Already, even before the end of September, pumpkins are everywhere. Even the post office, which is a supposedly sane and serious federal establishment, has nasty electric flashing pumpkins behind the counter. The supermarket is full of them, and I have a horrible premonition that the checkout clerks are going to sprout witches’ hats when the great day comes.
It’s a strange thing this annual mania for pumpkins. They’re ugly things, and inedible without a ton of sugar. The larger the pumpkin, the uglier and more inedible it is. But this doesn’t matter at Halloween, when the rule seems to be: the bigger the better. Contests are held, and I read a report of a one-thousand-pound monster being grown somewhere in upstate New York, where they have plenty of space for that sort of thing.
Devotees of the pumpkin come in several types and levels of fanaticism. The most seriously deranged will drive miles out into the countryside to pick their own. These pickers out on the east end are true believers, motivated by the desire for authenticity. They need to get down in the dirt and pluck their chosen pumpkin right out of the ground. Over-eager husbands who are unused to agricultural labor get hernias and bad backs trying to drag the biggest, nastiest-looking fruit from the field into their cars. These are the same people who, if their chiropractor allows it, will be cutting their own Christmas trees in a few weeks
People who less serious about their pumpkins simply buy them at roadside stands, or at the supermarket. A few creep out at midnight to steal them from the fields. Only a tiny minority, certainly aliens or communists, don’t buy or steal pumpkins at all but sit grimly through the whole crazy season without a single pumpkin in the house.
Many Americans, being firmly rooted in the high-tech world of the twenty-first century, reject the agricultural fantasy, and buy plastic pumpkins – often with electric bulbs inside. In fact Halloween is increasingly a plastic festival. This is when the manufacturers get rid of all the nasty black, orange and green plastic that they can’t sell the rest of the year. Plastic skeletons, hanged corpses, witches, and vampires dance across the suburban landscape, as if we were still living in Salem in 1650. Ordinary suburban ranches are fixed up to look like a haunted house, with spider webs, blackened windows, bats, and green hands reaching out. On the fateful night itself, the costumed players will appear: chainsaw killers, Frankenstein monsters, mutants, ghosts, and (of course) witches. A tide of superstitious fantasy flows over the nation like chocolate sauce.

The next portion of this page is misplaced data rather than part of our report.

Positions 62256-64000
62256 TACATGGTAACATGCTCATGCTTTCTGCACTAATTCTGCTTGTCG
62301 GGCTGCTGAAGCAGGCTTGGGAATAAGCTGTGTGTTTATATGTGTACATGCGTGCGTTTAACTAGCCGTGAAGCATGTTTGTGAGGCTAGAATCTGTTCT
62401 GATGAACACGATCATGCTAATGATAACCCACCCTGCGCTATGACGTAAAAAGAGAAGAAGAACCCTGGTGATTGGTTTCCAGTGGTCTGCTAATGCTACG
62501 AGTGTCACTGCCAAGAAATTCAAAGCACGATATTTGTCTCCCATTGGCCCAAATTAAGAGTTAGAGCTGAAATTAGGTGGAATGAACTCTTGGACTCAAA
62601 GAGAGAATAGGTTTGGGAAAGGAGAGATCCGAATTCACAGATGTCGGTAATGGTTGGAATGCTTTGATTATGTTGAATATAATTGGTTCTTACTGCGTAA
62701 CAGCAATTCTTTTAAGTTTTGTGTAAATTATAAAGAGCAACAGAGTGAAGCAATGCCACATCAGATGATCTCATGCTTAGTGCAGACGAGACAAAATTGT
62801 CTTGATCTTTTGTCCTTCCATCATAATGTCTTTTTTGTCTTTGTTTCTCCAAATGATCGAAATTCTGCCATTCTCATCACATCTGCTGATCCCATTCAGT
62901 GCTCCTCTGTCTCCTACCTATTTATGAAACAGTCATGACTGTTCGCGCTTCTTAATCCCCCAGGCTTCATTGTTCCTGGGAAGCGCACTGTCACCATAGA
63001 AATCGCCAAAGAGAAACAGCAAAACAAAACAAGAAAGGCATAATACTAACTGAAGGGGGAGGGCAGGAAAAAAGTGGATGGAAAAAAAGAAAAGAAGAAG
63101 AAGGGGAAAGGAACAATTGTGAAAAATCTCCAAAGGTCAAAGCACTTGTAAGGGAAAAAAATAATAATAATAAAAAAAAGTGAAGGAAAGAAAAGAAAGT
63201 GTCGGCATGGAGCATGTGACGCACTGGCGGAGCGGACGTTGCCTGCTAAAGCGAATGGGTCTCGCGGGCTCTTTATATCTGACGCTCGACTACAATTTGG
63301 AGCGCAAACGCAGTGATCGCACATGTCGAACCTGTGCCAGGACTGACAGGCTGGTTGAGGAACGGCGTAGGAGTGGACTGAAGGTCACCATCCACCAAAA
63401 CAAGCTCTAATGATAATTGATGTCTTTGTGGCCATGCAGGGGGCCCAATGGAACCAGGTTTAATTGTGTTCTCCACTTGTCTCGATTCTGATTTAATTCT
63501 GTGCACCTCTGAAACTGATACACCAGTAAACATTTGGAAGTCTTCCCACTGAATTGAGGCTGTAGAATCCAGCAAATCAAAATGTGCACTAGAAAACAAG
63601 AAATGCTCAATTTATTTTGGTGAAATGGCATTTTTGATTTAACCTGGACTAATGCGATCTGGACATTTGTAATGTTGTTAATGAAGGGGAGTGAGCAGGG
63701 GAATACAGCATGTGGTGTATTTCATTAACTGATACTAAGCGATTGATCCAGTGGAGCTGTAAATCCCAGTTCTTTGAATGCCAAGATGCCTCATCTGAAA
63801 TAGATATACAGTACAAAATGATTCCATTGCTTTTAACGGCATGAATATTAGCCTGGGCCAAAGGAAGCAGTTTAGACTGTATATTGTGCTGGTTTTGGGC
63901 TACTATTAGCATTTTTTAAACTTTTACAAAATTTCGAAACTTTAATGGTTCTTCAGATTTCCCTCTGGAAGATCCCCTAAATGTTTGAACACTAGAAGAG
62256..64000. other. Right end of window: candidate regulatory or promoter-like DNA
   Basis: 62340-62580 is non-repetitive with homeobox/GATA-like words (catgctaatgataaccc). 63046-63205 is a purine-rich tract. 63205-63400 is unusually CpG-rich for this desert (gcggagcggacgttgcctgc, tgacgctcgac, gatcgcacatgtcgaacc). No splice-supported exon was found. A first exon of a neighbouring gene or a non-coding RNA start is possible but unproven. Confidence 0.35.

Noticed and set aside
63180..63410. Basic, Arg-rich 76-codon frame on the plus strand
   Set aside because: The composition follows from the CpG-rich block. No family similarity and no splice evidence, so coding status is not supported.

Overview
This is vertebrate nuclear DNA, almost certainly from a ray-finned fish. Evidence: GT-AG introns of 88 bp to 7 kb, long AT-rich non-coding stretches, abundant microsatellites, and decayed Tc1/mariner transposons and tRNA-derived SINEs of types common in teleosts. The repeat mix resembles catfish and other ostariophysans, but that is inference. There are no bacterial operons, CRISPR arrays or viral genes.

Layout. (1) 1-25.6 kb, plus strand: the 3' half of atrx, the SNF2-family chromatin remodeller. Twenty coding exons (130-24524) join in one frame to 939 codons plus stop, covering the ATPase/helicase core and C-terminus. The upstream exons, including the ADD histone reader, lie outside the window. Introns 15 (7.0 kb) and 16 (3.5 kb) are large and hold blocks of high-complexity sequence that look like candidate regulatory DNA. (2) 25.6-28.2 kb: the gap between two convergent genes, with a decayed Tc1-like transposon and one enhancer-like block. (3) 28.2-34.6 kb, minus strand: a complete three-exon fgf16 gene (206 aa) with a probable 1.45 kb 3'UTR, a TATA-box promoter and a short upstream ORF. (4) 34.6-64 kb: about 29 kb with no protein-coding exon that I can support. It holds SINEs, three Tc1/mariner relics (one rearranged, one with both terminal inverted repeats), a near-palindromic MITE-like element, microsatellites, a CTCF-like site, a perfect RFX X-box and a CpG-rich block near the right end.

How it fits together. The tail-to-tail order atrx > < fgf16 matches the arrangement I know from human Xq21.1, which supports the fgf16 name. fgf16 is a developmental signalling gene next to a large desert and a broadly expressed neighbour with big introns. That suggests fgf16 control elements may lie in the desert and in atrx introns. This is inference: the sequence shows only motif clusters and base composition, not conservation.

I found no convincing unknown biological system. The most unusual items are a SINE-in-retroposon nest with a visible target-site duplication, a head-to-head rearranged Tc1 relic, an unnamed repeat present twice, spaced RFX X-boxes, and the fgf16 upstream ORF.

It’s a strange celebration: death and deformity, pumpkins and chocolate. No other nation understands it. Perhaps only the witches who fly on All Hallows Eve really understand it. For children, no explanation is necessary. Halloween is all about breaking rules, candy, and blackmail. The essence of Halloween is the ritual of legalized blackmail called Trick or Treat. In organized crime they call it Protection. In Washington it is called the Voluntary Political Contribution. In each case we are motivated to give for fear of unknown consequences.
In fact, politics are the key to the whole Halloween mystery. The Founding Fathers, in their wisdom, deliberately established this bizarre festival just five days before the elections. Halloween is a mental preparation for the choices we have to make at the local, state and national levels: the superstitious faith, the wearing of masks, the belief in magic. On election day, surrounded by rotting pumpkins, discarded plastic costumes, and fat and queasy kids, we will be in exactly the right mood to choose our political leaders: choices which, let’s face it, are all tricks, and no treats.